I would love to tell you that this is a rare occurrence but lately it's the norm. There are a few reasons Mia's room regularly looks like a yard sale in a wind storm.....(1) we need to address proper storage and organization needs (2) she has a couple of "get-into-everything" brothers that like to play in her room (3) she has entirely too much stuff and (4) I have not really taught her to take care of her space and consistently held her to doing it.
We'll be addressing the proper storage and organization issues over on the house blog but here's where we need to face #3 and #4 - excess and responsibility/accountability.
Every time I came upon this scene I became frustrated and even angry. Let's clarify...I would become frustrated when I would find Mia's room this way, direct her to clean it up and 15 min later find it in the same condition, with her twirling around in a tutu she picked out from the rubble.
I would end up "helping" her (i.e. cleaning up for her), talk to her about how allowing her room to get this bad is unacceptable, and move on. Surprise! Two days later, same thing.
At one point standing amidst the mountain of toys and clothes, Mia said, "Mama, I don't know how to clean this up". Oh.
I guess I assumed it was obvious to a 4 year old that cleaning up her room was as simple as picking everything up and putting it back where it belongs.
I had been telling Mia to pick up the mess, would leave her to it and return to find no progress. I assumed she was being lazy (and perhaps she was a little). But Mia's room would become so messy that she was starring at an insurmountable task. The job was so overwhelming that she could not even find a place to start or focus on one thing to pick up because she was so distracted by the enormity of it all.
Oh my, she is my daughter. How many times have I felt so overwhelmed by all of my responsibilities, my growing to-do list or emotional stress, that I could not pick a place to start and just stood frozen. Or found some other mindless thing to do to take my mind off it....except instead of twirling around in a tutu, I would hop over to facebook..or email...or whatever.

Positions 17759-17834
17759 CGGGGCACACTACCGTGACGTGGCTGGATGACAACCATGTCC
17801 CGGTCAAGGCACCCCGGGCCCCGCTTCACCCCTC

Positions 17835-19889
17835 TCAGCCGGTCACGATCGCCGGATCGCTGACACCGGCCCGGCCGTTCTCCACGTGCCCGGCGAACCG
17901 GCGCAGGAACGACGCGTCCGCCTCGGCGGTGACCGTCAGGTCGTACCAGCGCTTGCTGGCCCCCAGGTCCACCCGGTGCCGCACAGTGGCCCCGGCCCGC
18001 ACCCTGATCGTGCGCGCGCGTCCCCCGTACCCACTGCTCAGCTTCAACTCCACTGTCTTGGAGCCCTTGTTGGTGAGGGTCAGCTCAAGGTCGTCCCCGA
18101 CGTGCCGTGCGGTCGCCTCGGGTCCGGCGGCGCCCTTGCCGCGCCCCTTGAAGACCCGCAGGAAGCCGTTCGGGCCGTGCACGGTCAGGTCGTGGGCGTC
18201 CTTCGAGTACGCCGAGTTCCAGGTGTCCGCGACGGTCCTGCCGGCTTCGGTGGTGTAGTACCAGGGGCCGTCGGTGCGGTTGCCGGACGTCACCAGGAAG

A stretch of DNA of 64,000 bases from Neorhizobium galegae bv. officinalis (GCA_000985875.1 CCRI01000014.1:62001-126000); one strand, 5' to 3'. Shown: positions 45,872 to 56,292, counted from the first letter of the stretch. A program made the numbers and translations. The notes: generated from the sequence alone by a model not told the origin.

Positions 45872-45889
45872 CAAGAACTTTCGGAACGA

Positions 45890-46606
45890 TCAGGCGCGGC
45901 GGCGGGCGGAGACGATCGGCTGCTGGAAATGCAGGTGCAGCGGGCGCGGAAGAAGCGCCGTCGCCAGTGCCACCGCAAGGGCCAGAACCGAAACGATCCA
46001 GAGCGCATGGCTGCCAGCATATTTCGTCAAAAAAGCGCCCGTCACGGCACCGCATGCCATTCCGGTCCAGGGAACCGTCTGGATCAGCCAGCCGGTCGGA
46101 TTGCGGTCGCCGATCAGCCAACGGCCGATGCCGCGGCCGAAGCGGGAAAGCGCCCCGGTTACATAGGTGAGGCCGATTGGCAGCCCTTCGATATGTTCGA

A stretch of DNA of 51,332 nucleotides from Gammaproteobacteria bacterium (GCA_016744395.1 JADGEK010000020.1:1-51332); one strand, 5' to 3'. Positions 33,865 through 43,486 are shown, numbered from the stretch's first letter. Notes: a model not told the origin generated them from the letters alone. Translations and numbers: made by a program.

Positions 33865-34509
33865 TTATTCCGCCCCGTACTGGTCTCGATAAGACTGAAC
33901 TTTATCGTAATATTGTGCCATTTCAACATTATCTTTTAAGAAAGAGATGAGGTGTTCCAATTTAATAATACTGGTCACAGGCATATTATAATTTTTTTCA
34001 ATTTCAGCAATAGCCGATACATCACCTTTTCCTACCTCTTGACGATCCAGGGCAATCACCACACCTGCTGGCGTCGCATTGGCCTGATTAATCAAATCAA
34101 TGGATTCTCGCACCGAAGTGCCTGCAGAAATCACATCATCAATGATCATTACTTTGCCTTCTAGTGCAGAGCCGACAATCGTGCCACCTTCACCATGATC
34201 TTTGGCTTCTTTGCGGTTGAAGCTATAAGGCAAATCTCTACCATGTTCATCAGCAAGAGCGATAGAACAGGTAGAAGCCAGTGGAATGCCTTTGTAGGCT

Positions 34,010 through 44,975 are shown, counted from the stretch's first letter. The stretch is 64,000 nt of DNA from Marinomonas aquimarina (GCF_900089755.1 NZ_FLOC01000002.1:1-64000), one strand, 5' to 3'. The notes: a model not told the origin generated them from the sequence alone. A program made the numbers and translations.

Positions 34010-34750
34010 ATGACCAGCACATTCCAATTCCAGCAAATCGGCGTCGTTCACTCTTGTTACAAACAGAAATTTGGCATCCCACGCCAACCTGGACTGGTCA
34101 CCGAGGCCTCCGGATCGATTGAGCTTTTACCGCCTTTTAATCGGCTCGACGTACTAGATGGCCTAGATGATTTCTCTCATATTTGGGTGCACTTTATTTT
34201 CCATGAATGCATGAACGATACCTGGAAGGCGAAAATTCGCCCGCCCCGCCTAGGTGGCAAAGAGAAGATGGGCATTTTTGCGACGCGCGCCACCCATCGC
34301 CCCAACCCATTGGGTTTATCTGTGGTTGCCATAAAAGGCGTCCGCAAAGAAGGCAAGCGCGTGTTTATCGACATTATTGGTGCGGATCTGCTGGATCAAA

So, this particular time and the next few after that, I sat and talked her through cleaning up her room. We tried two approaches.
One, stand still and pick up the closest thing to you. Hold it in your hands and ask yourself where it belongs. Then go put it away. Now do it again until everything is picked up.
Or two, look around the room and pick up all the books you can find. Put them away and now do it with your clothes, then dolls, etc.
And make a pile next to the door for anything that belongs in another room.
Both methods were effective and Mia could work with both. Once we were able to see more floor than toys, she was usually able to finish the job on her own without direction. But until then, she would still be so overwhelmed that I would have to direct her each time to the next item.
Now, we discovered a few things in doing this. The first was that not all of Mia's things have a home or one that's really working. And we realized that she has way more than she uses, needs or can properly manage.
I'll be posting more over on the house blog next week about what works and what doesn't as we give Mia's books, toys, clothes, and special things a proper home. We began today by pulling everything out (most of it was already on the floor) and took inventory of all her stuff.